Paul Ryan and the Carnival of LiesBy
Here are the most glaring lies from his speech:
1. “A downgraded America.” Ryan blamed the president for the nation’s credit downgrade in August 2011 after Republicans threatened to allow the government to default on its debt for the first time in history. But the ratings agency explicitly blamed “Republicans saying that they refuse to accept any tax increases as part of a larger deal.”
2. “More debt than any other president before him, and more than all the troubled governments of Europe combined.” Romney has made the almost identical claim, that Obama has amassed more debt “as almost all of the other presidents combined.” But their math doesn’t add up: when Obama took office, the national debt was $10.626 trillion. It has increased to slightly above $15 trillion.
3. Shuttered General Motors plant is “one more broken promise.” Ryan described a GM plant that closed down in his hometown, Janesville, Wisconsin, and blamed Obama for breaking his promise to keep the plant open when he visited during his campaign. But Obama never made that promise, and the plant shut down in December 2008, before Obama even took office.
4. Obama “did exactly nothing” on Bowles-Simpson. Ryan said, “He created a bipartisan debt commission. They came back with an urgent report. He thanked them, sent them on their way, and then did exactly nothing.” In fact, Ryan was instrumental in sabotaging the commission, leading the other House Republicans in voting against the plan.
5. “$716 billion, funneled out of Medicare by President Obama.” Ryan’s favorite lie is a deliberate distortion of Obamacare’s savings from eliminating inefficiencies. Furthermore, Ryan’s own plan for Medicare includes these savings. Romney has vowed to restore these cuts, which would render the trust fund insolvent 8 years ahead of schedule.
6. “The greatest of all responsibilities is that of the strong to protect the weak.” Ryan closed the speech with an invocation of social responsibility, saying, “The truest measure of any society is how it treats those who cannot defend or care for themselves.” However, numerous clergy members have condemned Ryan’s budget plan as “cruel,” and “an immoral disaster” because of its devastating cuts in social programs the poor and sick rely on. Meanwhile, Ryan would give ultra-rich individuals and corporations $3 trillion in tax breaks.
A friend reminds me that (4) the commission came to no consensus and never issued a report. Bowles and Simpson issued theirs on their own.
The Stephanie Miller radio show and others have poked fun at Ryan for a resemblance to the fictional Eddie Munster, but today Ed Kilgore calls out Paul Ryan for behavior reminiscent of another fictional Eddie:
The frustrating thing, of course, is that this was the first real glimpse many voters have had of Paul Ryan, and while the people in the hall knew and loved him as the man who is determined to take down the New Deal and Great Society and ban all abortions, his audacious evasion in the speech of everything controversial about his record and his agenda certainly presented a different persona. In a conversation with Paul Glastris this morning, he mentioned that when looking at Paul Ryan last night he kept seeing the face of Eddie Haskell. That’s exactly right: he’s the nasty piece of work who unctuously pretends to be someone else entirely when he need to do so. It only works when it’s done without a shred of conscience, but Ryan was up to the task. But since Ryan was supposed to be the brave truth-teller on the ticket, what on earth does that say about the kind of mendacity we are likely to hear from Mitt Romney tonight?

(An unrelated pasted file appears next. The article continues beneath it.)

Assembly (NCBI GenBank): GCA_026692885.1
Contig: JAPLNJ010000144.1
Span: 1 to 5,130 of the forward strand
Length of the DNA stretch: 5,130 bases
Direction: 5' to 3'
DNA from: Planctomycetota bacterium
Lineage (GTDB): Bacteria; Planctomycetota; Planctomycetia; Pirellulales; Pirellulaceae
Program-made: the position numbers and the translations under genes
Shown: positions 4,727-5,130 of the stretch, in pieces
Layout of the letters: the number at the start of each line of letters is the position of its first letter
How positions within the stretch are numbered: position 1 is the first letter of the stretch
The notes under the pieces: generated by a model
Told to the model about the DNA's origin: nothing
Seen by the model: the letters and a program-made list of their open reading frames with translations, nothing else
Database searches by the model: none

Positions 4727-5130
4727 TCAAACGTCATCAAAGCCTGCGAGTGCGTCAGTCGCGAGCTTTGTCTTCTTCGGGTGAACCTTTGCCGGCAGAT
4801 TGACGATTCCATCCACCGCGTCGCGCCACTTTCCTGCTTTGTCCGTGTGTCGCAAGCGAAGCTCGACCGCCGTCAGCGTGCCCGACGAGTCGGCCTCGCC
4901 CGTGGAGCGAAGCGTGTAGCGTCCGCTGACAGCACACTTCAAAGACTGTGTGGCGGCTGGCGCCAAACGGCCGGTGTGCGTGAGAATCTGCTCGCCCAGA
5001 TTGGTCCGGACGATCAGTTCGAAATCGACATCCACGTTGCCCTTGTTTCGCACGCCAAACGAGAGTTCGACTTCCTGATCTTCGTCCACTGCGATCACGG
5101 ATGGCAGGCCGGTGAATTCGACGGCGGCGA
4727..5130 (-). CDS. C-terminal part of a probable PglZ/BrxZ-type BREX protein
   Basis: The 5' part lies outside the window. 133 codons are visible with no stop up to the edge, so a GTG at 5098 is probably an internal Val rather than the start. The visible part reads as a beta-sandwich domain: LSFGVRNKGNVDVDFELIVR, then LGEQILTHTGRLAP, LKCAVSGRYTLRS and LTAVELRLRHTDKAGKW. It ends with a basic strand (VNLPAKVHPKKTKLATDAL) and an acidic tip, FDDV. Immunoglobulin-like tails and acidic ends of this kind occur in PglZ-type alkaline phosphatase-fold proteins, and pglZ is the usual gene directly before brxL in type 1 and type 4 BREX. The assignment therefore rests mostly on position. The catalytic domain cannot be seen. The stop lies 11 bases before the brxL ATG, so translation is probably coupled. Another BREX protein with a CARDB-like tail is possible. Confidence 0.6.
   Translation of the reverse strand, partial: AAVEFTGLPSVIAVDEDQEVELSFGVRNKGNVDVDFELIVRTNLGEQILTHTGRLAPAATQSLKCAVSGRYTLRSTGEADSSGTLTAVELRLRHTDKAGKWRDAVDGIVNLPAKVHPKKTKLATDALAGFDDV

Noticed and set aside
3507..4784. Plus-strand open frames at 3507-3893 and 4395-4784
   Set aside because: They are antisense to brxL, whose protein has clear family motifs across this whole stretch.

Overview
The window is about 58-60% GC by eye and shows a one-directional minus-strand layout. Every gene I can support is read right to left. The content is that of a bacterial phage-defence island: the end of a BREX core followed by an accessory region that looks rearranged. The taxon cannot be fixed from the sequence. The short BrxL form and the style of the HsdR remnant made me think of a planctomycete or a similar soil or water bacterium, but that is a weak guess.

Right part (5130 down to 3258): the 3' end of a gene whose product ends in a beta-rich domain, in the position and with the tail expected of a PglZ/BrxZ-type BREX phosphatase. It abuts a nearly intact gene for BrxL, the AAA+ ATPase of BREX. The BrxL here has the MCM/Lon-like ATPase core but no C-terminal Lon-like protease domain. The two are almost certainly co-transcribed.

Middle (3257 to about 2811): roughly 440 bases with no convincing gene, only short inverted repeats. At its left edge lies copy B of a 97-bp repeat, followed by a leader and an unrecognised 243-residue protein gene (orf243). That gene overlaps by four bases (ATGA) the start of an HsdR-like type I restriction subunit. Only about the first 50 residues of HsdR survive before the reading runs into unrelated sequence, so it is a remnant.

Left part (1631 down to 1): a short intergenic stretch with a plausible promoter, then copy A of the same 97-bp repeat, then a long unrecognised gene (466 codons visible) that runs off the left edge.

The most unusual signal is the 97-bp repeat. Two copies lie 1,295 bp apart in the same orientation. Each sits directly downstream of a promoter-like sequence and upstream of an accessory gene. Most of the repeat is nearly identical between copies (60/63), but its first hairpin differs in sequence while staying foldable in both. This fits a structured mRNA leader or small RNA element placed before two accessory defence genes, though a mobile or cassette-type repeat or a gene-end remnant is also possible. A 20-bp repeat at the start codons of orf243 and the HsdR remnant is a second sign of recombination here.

Laffy at The Political Carnival posted on the Haskell similarities weeks ago.
The Romney-Ryan-RNC campaign’s claim that the president stole billions in seniors’ Medicare benefits has been condemned by fact checkers here and abroad, but that has not stopped them from repeating it. Adele Stan at Alternet explains:
The gamble the Romney campaign has made throughout this campaign, and most obviously in this year’s Republican National Convention, is that the truth no longer matters, and that facts are irrelevant to the voting process. There’s probably less risk to that gamble than one might think.
It has long been proven that people vote based on their emotions and their self-determined cultural identity. Because the narrative offered by Ryan and Romney feeds on the resentment already felt by so many middle-class whites — a sense that they are somehow being shortchanged while others advance from their previously restricted positions — it resonates. And for the Republican voter, that’s all the “truth” that matters, the “truth” that vindicates his or her rage. Facts be damned — damned to hell.
The welfare work requirement charge being repeated in anti-Obama ads has been branded a “pants on fire” lie by PolitiFact, awarded four Pinocchios by the Washington Post fact checker, and judged false by the Annenberg Public Policy Center’s FactCheck.org. No matter; there is no sign of them letting up. For all their conservative-values, hands-over-hearts public piety, Team Romney-Ryan-RNC is lying. They know they’re lying. They don’t care that they’re lying. Because they believe lies work for them better than the truth. And they know their base — that they will lap up the lies. And dutifully repeat them to their friends. Because the conservative base will never admit that their own leaders would lie to them. Just as they did with Iraq.